The Future Is Here
We may earn a commission from links on this page

White House to Mail Out 500 Million Free Covid-19 Tests After Mocking Idea

Americans can request the free tests from a government website starting in January.

We may earn a commission from links on this page.
In this photo illustration a man uses a COVID-19 rapid antigen test kit at home on September 29, 2021.
In this photo illustration a man uses a COVID-19 rapid antigen test kit at home on September 29, 2021.
Photo: Cameron Spencer (Getty Images)

President Joe Biden will deliver a big speech about covid-19 on Tuesday, including an announcement that his administration will mail out roughly 500 million free at-home tests for covid-19, according to a White House press statement early Tuesday. Unfortunately, those tests won’t be going out before the Christmas and New Year’s holidays, when large groups of people will be gathering together.

“Today, the President is announcing his Administration will purchase a half-billion at-home, rapid tests this winter to be distributed for free to Americans who want them, with the initial delivery starting in January 2022,” the White House said in a statement.


“The Administration will stand up a website where Americans can go to get at-home tests delivered to their home—for free,” the statement continued.

It’s not clear how many tests Americans will be able to order at one time, nor how long it will take for them to be delivered. People in the UK, as just one example, are allowed to order seven free tests at a time, though the country has recently run into shortages due to the surge in omicron cases.


The decision to mail out free tests is a reversal from just a few weeks ago when White House Press Secretary Jen Psaki ridiculed the idea as unrealistic. Psaki asked, “should we just send one to every American?” in a way that apparently was meant to suggest that many Americans wouldn’t want them. That problem is easily fixed, of course, by having Americans request the tests online, much like they’re able to do in other countries.

Psaki’s disdain for the idea of delivering free tests seemed to be real turning point for Americans who have come to the realization that Joe Biden fully owns the public health response to the pandemic now. Whatever massive failings President Donald Trump made are in the past, as Biden’s one-year anniversary of becoming president is just around the corner on January 20.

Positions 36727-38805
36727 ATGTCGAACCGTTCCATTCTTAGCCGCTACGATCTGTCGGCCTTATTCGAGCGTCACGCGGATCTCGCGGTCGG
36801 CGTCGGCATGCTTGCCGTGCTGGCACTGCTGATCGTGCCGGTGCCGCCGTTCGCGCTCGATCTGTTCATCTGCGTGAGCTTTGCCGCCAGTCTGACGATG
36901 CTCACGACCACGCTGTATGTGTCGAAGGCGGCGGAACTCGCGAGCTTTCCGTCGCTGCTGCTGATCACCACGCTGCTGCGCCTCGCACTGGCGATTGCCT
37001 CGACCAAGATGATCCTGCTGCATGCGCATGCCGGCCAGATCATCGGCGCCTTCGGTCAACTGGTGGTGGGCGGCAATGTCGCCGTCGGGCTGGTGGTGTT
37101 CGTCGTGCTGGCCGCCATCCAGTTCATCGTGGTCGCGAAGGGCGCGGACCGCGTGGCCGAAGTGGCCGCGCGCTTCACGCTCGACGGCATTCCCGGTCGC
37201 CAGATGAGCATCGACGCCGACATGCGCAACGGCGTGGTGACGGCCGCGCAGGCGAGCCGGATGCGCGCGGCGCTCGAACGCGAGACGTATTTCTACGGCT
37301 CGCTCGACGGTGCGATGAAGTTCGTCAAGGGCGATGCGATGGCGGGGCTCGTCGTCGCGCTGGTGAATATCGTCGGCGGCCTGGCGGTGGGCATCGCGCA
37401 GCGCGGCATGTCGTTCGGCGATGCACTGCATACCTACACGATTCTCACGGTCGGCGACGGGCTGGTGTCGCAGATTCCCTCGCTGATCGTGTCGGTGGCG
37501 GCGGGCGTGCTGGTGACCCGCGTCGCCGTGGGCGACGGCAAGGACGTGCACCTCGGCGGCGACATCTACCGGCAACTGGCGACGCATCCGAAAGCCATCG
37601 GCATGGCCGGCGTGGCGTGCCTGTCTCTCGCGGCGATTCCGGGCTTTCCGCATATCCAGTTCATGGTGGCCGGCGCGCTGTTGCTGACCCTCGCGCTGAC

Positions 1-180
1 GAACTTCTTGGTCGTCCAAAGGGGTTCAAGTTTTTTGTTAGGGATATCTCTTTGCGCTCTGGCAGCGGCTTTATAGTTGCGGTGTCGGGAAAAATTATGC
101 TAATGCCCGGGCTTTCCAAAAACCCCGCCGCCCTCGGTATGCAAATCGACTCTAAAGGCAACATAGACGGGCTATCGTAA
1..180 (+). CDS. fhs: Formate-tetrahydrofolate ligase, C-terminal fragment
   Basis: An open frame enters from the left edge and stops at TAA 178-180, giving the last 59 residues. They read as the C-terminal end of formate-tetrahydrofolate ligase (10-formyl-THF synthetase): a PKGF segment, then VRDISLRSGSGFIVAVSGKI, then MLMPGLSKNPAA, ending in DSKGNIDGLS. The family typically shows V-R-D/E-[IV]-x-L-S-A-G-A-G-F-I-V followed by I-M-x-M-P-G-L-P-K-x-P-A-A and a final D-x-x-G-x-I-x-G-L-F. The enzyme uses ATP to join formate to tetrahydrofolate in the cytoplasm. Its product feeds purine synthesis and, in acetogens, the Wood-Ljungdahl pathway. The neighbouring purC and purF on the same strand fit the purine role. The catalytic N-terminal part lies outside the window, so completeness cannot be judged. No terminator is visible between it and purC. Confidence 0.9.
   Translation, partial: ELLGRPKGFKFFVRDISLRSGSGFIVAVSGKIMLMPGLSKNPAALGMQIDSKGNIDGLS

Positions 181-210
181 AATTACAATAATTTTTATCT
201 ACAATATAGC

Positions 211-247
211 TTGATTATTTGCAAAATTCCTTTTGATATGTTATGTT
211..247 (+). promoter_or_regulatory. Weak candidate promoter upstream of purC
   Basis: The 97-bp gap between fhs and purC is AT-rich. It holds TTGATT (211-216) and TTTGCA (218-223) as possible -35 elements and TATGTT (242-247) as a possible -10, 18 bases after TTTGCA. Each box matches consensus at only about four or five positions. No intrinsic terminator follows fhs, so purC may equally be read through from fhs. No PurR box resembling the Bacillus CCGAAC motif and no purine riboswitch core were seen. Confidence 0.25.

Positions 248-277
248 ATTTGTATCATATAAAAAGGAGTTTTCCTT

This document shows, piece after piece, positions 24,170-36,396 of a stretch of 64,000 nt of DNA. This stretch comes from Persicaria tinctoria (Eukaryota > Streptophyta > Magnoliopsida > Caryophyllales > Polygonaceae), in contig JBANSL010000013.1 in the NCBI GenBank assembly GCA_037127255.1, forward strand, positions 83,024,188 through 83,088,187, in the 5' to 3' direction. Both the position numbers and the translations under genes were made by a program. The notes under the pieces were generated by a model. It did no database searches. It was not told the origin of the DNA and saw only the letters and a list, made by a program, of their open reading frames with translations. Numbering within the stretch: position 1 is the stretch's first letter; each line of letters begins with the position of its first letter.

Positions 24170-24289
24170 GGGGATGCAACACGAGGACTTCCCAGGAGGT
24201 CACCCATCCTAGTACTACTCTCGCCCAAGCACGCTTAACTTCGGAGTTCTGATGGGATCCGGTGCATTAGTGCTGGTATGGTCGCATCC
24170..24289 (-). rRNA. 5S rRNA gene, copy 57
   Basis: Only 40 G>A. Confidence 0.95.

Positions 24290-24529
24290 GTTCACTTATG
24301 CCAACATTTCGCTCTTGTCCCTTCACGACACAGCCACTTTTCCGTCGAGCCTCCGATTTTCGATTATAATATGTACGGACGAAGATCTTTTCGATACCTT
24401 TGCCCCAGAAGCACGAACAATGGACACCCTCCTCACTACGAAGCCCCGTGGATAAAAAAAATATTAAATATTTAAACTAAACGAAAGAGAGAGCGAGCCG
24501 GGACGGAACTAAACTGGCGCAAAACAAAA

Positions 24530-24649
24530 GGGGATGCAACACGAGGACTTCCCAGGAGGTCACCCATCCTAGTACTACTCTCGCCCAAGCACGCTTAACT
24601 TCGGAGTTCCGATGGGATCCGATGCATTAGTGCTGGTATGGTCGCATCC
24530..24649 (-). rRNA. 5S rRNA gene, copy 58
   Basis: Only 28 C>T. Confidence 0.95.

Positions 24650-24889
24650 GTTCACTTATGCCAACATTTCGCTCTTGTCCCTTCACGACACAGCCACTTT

What else does President Biden plan to say during today’s big covid-19 address? For one thing, lockdowns are a non-starter, according to Psaki. But there are plenty of other tools Biden will use to fight the current surge of cases seen in almost every state.

Biden is deploying 1,000 members of the military in January and February to work as support staff at hospitals that are stretched thin. The president will also announce a new initiative to get FEMA involved in expanding hospital capacity.


“The President is directing the Federal Emergency Management Agency (FEMA) to activate additional staffing and capacity for the National Response Coordination Center (NRCC) and FEMA regions, and to mobilize planning teams to work with every state and territory to assess hospital needs ahead of winter surges, and to start expanding hospital bed capacity now—with the federal government paying for all of it,” the White House said in a press release.

“The Administration is also pre-positioning the federal government’s own supplies and resources to help make more beds available,” the statement continued.


The White House will also be ramping up the number of ventilators being distributed to the states and new federally-run testing sites are going to be opened up, including some in New York that are expected to open just this week. There’s also a plan to expand vaccinations for kids at the nation’s pharmacies.

The U.S. reported 268,307 new cases of covid-19 on Monday, a higher number than usual likely due to a backlog from over the weekend. The seven-day average for new cases in the country is 142,973, which is still trending higher. The U.S. also reported 1,756 new deaths from covid-19 on Monday.


And if the country doesn’t throw everything it can at omicron, those numbers are expected to get worse in the coming weeks and months. In fact, the director of the NIH recently warned the U.S. could see one million new cases every day if steps aren’t taken quickly.